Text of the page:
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More Hope Than Certainty

Jun 14 2016

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It’s 55°F outside and windy on the wild west coast where I sit in my flip-flops and parka, wrapped in the blanket I stole from the beach house, and write and write – by hand because I spilled coffee on my laptop AGAIN – and listen to the waves crash relentlessly, endlessly, while the sun and clouds fight for control of the sky.

I’m deliciously warm except for my nose and ears and fingertips and toes, which are ice, and I’m outside alone except for the teenager chasing her rainbow kite down the shore because it escaped her grasp and made the dash for freedom.

It would be more practical to sit inside where the temperature is controlled and the wind wouldn’t play with my paper and my hair. Surely I would be more practical there, too. And more productive. But my soul is one of the Wild Things and makes decisions sometimes for my body – when I listen – and She couldn’t sit inside today where She felt trapped by walls and ceiling. No, She longed to be set free today, so I’m taking Her where She wants to go and letting Her use my pen, which is always risky because my soul loves Jesus to the moon, and loves people, and says fuck a lot, so I never quite know where She’ll take us, my pen and I, if I give her free rein, but I am always interested to find out, and I’m more and more willing to let Her lead to these days. She loves well when I let her. Even me.

I woke up Sunday morning with Things to Do. Graduation Things for my high school senior. Packing Things for the retreats I’m running this week. One thousand things to finish by noon, and boxes and bags to throw in my fancy blue Pontiac with the cloth seats so I could book it for the coast where I hoped I’d beat my retreat guests, scheduled to arrive simultaneously with me.  I had, in other words, Things to Do and no time to Be.

Then I read Sunday morning’s news.

Orlando.
Shooting.
50 dead.
LGBTQ.
Biggest Mass Shooting in U.S. History.

The To Do’s faded away. My Soul sat us down. We bowed our heads and prayed:

“No.
“No.
“No.
“No.
“No, no, no, no, no, no, no.
“No.
“No.
“Nope.
“No.”

We continued for quite some time. Days now, actually, the only variations, “Oh, Jesus, no,” and all the Goddamnits.

I thought maybe we should say something out loud, but the Soul said it wasn’t time for us yet, and Practical Me agreed that writing ALL the Goddamnits would take more time than we had at hand.

“AND,” Soul said…, “AND remember how we’re learning to not always tell others’ stories FOR them, Beth? Remember how we’re learning to tell stories WITH them?”

She’s right, of course. We are trying to learn this, my Soul and I. Trying hard to use our words to champion the vulnerable and marginalized, like our LGBTQ neighbors and friends, without speaking FOR them and rob their voices and co-opt their perspectives. Trying to learn to be good allies and friends. Trying to grieve our collective tragedies and losses while recognizing the particular and profound grief and suffering the targets of these attacks – the LGBT community – experience.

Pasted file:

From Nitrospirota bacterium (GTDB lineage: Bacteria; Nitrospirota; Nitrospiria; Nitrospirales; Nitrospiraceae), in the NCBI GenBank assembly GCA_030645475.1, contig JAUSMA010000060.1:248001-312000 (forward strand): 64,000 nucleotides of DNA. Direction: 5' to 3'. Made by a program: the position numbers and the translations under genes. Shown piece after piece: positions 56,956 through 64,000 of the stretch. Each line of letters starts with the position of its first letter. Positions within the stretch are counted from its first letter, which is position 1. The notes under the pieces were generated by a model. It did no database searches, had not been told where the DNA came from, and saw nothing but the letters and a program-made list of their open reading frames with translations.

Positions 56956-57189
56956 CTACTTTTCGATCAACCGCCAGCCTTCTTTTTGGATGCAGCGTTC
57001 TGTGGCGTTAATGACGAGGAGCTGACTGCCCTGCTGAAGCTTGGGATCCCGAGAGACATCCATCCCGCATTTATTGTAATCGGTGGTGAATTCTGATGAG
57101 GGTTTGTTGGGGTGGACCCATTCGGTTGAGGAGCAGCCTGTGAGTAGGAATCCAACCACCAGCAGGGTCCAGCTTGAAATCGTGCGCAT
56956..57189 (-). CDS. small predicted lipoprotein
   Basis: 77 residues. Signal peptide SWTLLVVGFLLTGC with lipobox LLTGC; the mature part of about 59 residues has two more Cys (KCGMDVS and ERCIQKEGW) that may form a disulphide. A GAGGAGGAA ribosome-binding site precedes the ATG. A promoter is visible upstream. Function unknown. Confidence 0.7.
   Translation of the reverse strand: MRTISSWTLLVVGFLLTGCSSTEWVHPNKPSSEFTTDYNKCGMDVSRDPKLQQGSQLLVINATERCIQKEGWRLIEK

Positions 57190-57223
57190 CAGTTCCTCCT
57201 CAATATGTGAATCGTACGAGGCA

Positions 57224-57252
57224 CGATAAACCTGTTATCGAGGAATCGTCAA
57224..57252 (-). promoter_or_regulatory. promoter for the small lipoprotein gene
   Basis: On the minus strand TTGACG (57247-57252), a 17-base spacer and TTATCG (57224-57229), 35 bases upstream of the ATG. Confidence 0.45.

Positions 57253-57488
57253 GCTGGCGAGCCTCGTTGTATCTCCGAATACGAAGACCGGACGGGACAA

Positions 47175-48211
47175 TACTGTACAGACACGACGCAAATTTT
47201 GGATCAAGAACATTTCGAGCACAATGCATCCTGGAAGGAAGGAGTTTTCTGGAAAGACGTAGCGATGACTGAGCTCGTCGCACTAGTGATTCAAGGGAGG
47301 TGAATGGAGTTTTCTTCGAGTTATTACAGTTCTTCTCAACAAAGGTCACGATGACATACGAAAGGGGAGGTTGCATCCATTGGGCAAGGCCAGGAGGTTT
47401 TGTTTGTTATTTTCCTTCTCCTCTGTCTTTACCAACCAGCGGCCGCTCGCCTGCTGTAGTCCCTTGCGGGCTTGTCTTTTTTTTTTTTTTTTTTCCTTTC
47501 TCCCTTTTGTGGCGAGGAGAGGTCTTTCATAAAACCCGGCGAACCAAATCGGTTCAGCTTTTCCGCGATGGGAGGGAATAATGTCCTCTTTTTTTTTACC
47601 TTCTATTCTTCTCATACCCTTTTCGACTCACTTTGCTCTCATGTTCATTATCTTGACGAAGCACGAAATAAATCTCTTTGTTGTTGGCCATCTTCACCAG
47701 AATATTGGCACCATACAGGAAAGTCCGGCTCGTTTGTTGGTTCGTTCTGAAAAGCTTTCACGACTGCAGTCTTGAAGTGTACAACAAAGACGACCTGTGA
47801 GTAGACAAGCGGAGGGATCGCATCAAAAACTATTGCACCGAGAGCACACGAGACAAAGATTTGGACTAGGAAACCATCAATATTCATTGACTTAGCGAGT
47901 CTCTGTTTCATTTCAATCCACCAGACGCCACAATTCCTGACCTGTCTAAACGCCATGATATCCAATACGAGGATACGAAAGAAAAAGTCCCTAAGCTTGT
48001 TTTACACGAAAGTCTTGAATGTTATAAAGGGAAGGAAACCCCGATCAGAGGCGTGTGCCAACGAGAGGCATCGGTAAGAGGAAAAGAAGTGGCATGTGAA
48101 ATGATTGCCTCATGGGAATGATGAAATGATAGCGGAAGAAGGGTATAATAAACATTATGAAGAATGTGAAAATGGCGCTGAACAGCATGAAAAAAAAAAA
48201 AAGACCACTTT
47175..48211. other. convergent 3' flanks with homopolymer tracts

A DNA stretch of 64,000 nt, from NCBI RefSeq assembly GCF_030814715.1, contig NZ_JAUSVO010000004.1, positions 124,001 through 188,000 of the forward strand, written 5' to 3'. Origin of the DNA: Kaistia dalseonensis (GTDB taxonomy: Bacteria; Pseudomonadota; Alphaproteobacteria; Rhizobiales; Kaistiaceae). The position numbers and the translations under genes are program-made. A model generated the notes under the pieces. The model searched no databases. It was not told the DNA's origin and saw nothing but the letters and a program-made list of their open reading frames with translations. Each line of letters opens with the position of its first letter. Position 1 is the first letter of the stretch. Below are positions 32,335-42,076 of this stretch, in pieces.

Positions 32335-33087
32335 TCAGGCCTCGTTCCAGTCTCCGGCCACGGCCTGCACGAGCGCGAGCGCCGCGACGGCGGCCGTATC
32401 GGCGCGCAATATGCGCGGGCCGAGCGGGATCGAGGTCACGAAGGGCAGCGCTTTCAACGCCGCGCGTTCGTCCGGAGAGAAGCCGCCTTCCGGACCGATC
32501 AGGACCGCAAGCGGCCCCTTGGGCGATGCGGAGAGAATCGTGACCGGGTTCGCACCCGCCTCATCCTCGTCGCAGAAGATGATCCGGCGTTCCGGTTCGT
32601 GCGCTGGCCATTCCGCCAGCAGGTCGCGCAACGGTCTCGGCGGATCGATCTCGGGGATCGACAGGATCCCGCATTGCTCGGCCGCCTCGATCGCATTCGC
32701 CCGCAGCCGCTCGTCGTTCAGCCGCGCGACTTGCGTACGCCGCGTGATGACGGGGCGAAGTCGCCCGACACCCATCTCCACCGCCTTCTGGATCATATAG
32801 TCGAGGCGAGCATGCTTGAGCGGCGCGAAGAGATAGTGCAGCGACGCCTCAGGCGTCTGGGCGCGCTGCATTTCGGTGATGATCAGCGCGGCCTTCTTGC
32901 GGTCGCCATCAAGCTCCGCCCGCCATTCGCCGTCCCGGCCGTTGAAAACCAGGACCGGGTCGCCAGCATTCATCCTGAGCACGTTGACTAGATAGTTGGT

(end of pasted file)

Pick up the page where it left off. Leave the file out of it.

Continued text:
So I sat at the coast with new and old friends, in the wind and watching waves, and I scrolled through Facebook, where my friend, Geoff, who is a humanitarian at heart and by trade, who is a musician, who is kind and tall and handsome and gay and brave and a survivor, wrote this:

“Despite my sadness, I have great hope today, because at last night’s vigil I witnessed, once again, the community come together and show that, in responding to hate, our weapon of choice is more love. We greet with open hands those whose fists clench against us, we sing and joke and cheer when some would silence us, we assemble with lights and flags of all colours when some want us to disappear. The more we are persecuted the more deeply and widely our love spreads: for one another, our neighbors, and even our enemies. We say, You are invited to this party, too; there’s room here under our rainbow. We will not let you stereotype and demonize another minority in our name, either. And this is why, though we suffered terrible losses, we are winning.”
-Geoff Rempel-

“Can I quote you?” I asked Geoff.

“Of course,” he wrote, “if you wish, though I wrote those words with more hope than certainty.”

More hope than certainty.

More hope than certainty.

I love this. ^^^

Imagine a world with more hope than certainty.

More hope in love as a weapon than the certainty that our neighbors are evil.

More hope that we can find each other in the darkness than certainty we are two divided.

More hope in inclusion and invitations to dance and celebrate together than the certainty that the “other” is out to get us.

Yes. More hope than certainty. This is how I write, too, Geoff – with more hope than certainty. And how I live. And how I breathe. And how I love.

With more hope than certainty.

Always and forever.

This is, after all, what it means to be compassionately human and to live on after tragedies; to keep seeking change, and to act as if Love really does win in the end.

I keep seeing that rainbow kite tumbling down the beach. Free.

With love,

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A Blog in Which We’re Concerned with Me and God and Telling the Whole Truth and Nothing but the Truth: An Authenticity Project Guest Post by Nate Macy

Apr 18 2016